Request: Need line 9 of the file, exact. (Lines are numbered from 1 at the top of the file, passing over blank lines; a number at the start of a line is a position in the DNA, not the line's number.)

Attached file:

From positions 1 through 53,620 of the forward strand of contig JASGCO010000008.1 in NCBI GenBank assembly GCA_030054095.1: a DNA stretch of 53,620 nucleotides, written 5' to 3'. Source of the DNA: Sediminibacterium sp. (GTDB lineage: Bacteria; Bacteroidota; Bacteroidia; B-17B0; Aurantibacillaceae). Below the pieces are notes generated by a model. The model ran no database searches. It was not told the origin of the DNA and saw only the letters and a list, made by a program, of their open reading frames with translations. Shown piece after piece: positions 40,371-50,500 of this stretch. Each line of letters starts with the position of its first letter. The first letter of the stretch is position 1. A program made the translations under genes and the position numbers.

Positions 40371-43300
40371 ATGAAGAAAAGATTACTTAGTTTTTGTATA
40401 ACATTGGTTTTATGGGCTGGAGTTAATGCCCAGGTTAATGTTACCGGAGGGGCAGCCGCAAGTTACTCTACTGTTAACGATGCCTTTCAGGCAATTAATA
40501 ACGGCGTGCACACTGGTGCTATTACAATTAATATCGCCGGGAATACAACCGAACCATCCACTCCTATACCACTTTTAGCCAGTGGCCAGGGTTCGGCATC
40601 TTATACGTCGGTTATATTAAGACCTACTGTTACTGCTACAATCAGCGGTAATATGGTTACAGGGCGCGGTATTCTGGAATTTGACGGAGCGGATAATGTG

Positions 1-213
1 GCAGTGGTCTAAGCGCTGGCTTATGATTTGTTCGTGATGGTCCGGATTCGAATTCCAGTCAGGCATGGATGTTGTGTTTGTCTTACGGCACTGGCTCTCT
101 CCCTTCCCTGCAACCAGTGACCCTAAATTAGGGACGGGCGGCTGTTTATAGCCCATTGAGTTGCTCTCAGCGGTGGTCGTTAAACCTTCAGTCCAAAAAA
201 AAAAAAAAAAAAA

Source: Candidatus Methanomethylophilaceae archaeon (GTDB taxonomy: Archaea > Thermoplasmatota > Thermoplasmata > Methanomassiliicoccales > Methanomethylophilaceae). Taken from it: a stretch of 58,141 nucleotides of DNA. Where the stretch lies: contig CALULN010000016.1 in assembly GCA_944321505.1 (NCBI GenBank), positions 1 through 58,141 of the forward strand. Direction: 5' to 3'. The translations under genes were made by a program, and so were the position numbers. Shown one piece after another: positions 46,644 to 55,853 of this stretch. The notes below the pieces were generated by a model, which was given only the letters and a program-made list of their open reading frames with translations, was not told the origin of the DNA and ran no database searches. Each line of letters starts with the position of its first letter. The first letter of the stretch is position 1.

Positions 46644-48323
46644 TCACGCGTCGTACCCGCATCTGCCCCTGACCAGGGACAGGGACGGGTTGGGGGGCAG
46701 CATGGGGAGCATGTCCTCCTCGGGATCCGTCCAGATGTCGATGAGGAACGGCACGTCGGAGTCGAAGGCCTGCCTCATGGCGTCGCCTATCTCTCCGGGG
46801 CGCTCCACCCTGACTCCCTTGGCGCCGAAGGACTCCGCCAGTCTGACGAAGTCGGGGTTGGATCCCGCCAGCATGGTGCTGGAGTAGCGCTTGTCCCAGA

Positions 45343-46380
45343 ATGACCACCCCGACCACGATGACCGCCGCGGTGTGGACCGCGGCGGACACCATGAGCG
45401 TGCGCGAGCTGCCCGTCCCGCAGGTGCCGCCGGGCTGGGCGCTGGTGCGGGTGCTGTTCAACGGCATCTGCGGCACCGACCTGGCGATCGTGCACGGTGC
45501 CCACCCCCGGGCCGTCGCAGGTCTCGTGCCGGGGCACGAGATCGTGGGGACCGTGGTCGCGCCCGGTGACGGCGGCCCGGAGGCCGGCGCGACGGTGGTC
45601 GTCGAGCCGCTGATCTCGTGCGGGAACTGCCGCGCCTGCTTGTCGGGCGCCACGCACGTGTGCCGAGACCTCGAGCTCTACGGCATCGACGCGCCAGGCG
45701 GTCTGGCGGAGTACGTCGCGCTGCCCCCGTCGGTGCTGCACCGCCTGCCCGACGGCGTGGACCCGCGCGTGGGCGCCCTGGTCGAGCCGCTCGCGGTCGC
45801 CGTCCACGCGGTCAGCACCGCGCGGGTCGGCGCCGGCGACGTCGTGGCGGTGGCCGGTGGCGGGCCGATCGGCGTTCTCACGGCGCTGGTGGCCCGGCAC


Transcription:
101 CCCTTCCCTGCAACCAGTGACCCTAAATTAGGGACGGGCGGCTGTTTATAGCCCATTGAGTTGCTCTCAGCGGTGGTCGTTAAACCTTCAGTCCAAAAAA